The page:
Baghdad on Wednesday suffered a string of attacks that left almost 100 people dead in the latest sign that violence in Iraq has intensified in the wake of a handover from US troops to Iraqi security forces.
The attacks also wounded at least 500 in the bloodiest day in the capital since US troops withdrew from the country’s cities in late June. The two deadliest bombings were at the finance and foreign ministries, which are among the most heavily guarded buildings in Baghdad, Iraqi authorities said.
Separately, at least six mortars rained down on two central locations, Iraqi officials said. Three of these were aimed at the Green Zone, the fortified enclave where the US embassy and many Iraqi government offices are located.
“We expected these types of attacks to occur leading up to and after the 30 June transition and it’s clearly efforts by insurgent groups to try to exploit sectarian tensions and incite violence,” the Pentagon said.
“These are tragic, unfortunate acts designed to try to propagandise and to test Iraqi security forces but they certainly aren’t going to deter the progress that has been made nor do we anticipate that we will see violence spiralling out of control [as it did in] 2006-2007.”
Prime minister Nouri al-Maliki blamed the attacks on former officials of Saddam Hussein’s regime and vowed to revamp security measures. Mr Maliki returned to Baghdad on Wednesday from Damascus, where he had asked Syrian officials to hand over former Baath Party officials suspected of supporting the Sunni insurgency.
US military officials in Baghdad said there was little they could do in response to the surge in violence other than put pressure on Mr Maliki to make better decisions. Senior American officials have long criticised the prime minister for being overconfident and impulsive.
The number of deaths linked to sectarian violence has declined in that time. Sectarian killings in Baghdad alone totalled 1,600 in December 2006 before coming down to well below 100.
But the US reported an increase in violent civilian deaths across the country in April, even ahead of the transition to Iraqi forces, while adding that “these attacks have not rekindled a cycle of ethno-sectarian violence”.
Referring to what he called the “uptick” in violence, Robert Gates, US defence secretary, said last week: “This is not the Sunnis coming after the Shia. This is al-Qaeda. And it’s one of the reasons that the Shia have been as restrained as they have and not reacted.”
There have also been tensions between Iraqi and US military forces since the US pull-out, which Nouri al-Maliki, Iraq’s prime minister, billed as a “great victory” for Iraqis.
Since that time, his government has sharply limited the mobility and authority of US troops in the capital and Mr Maliki now favours a referendum in January to bring ahead the date of US forces’ complete withdrawal from the current schedule of the end of 2011.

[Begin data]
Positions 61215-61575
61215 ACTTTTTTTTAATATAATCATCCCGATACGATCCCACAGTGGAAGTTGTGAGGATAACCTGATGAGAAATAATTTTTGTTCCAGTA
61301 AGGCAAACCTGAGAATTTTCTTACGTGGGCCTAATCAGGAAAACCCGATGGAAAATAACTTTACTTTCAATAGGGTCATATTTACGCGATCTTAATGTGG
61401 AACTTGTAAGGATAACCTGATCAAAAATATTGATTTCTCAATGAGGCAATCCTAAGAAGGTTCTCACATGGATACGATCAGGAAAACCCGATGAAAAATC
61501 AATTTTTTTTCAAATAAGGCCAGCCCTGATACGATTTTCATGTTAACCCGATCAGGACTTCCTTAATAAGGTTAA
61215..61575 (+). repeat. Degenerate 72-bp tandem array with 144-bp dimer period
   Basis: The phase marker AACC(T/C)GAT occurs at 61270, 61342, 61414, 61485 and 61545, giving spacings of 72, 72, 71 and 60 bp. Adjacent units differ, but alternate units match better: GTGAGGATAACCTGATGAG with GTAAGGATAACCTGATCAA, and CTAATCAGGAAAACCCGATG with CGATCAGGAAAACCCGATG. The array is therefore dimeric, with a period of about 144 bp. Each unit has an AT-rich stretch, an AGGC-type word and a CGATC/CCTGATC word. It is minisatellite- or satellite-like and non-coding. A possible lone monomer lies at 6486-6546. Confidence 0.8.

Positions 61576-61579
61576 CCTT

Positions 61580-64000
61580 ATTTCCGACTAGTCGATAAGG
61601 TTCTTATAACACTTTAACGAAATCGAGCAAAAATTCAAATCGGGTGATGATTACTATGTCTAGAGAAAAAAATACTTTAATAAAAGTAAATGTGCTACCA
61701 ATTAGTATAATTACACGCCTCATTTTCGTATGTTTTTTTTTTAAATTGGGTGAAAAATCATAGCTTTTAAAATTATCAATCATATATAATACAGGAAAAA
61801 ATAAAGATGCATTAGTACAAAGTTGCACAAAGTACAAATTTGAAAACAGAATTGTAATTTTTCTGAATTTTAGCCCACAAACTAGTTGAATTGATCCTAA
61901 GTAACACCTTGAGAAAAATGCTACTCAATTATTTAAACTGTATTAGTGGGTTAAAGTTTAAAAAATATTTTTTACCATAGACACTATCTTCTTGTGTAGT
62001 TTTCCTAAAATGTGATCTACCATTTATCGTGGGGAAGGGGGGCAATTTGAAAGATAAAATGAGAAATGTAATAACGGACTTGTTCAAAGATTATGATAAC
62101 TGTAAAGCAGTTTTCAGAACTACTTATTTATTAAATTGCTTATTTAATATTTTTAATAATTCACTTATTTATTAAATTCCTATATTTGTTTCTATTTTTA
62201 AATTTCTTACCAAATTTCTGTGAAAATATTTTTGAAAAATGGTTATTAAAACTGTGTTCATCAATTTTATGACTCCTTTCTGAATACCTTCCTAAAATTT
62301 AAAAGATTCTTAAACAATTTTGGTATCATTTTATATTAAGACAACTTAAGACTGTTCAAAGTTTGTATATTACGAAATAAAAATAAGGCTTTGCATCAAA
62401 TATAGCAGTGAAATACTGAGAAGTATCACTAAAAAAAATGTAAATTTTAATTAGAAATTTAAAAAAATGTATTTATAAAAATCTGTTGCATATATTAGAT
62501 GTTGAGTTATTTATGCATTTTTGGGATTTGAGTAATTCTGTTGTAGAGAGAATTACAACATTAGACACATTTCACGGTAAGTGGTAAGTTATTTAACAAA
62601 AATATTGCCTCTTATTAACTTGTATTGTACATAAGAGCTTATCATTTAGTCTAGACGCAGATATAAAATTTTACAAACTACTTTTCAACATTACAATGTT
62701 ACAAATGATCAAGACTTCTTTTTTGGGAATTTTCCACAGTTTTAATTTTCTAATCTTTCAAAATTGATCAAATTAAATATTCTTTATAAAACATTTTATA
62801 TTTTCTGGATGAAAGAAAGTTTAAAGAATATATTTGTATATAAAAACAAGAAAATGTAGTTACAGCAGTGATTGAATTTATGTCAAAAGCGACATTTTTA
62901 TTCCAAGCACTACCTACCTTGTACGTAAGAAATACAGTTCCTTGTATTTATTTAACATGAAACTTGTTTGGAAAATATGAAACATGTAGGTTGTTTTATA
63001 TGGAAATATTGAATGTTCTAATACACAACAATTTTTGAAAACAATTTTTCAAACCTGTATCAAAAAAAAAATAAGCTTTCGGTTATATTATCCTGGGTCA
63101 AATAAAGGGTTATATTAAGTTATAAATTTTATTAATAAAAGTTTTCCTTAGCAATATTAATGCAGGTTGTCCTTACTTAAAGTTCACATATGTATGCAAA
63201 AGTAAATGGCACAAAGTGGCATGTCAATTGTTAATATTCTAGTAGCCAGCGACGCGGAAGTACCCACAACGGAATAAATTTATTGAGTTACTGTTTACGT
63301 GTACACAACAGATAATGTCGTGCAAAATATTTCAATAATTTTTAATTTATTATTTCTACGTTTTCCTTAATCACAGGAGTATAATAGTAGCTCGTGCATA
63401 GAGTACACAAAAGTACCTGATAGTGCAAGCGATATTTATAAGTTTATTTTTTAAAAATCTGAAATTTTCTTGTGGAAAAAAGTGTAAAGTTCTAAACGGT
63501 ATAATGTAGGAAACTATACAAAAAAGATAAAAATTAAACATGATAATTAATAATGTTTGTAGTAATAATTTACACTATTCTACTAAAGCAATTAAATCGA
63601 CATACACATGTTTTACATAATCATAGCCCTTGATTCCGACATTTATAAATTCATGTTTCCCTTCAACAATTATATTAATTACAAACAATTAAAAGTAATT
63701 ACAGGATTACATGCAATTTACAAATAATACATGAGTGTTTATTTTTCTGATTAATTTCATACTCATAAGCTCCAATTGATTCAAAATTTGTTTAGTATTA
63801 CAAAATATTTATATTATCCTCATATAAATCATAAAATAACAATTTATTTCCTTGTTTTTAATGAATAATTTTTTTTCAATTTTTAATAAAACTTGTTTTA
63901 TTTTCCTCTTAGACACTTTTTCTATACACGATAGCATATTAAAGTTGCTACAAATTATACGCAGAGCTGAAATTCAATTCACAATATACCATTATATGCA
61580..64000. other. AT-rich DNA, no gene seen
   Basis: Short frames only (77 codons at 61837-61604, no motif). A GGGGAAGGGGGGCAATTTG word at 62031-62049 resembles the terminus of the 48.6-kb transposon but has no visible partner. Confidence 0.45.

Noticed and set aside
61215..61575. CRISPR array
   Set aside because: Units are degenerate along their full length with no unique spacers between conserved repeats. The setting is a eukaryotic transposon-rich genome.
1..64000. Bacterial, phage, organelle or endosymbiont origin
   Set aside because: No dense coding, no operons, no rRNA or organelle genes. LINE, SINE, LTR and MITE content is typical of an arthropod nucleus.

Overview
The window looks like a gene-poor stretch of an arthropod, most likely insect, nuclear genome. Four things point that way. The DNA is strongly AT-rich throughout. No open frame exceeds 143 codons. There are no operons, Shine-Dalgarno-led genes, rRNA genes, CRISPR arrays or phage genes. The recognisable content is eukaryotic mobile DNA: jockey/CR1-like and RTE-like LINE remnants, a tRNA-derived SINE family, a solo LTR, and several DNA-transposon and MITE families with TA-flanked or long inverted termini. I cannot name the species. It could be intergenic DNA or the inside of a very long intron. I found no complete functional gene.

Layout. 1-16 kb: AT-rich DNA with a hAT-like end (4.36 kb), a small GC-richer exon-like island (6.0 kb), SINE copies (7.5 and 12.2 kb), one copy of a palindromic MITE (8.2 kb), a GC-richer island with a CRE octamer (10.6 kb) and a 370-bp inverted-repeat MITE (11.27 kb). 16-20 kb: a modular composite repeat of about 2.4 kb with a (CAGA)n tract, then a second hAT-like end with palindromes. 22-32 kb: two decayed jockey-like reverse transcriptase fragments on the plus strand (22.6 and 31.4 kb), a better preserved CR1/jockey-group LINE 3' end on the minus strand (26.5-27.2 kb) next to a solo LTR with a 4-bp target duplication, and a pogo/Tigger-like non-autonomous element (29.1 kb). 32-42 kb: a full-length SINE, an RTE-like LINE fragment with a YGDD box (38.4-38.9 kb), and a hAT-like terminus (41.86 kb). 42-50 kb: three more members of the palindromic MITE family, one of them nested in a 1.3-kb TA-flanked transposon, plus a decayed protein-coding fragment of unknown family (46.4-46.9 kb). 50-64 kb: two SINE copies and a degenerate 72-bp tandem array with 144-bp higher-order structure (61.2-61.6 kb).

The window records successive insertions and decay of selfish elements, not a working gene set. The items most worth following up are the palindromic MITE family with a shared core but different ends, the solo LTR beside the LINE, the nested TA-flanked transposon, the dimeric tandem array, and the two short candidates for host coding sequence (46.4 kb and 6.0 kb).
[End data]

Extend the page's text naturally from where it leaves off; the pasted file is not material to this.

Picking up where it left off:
Major General Qassim Atta, a spokesman for the Baghdad operations centre, played down the significance of Wednesday’s attacks.
“The satellite television networks are exaggerating this matter in an attempt to affect the political process,” he told the government-run Iraqia channel. “The situation remains under control, and the war against terrorism continues.”
But officials said the bombing outside the foreign ministry killed at least 60 and wounded 315.
The blast was particularly deadly because the government has recently removed some of the concrete walls that the US military had erected.
At the Finance Ministry, at least 35 people were reported killed and 228 wounded when another bomb, also possibly carried in a vehicle, exploded nearby.
Mr Maliki’s government recently ordered the removal of blast walls along major roads. The area outside the Foreign Ministry is among those where security measures have been eased.
American explosives ordnance teams responded to both ministry bombings, and US Apache helicopters could be seen hovering overhead. Some US soldiers stood on the roof of the building across the street from the Foreign Ministry while others established a security cordon. Soldiers took photographs and sifted through debris outside the foreign ministry.
“Just make sure you photograph us doing nothing,” one of the American soldiers said wryly to a reporter taking photos. “Because that’s what we’re supposed to be doing now.”
Iraq’s top Shia Muslim religious leader, Grand Ayatollah Ali Sistani, issued a statement condemning the violence and calling on the security forces to do more to keep people safe.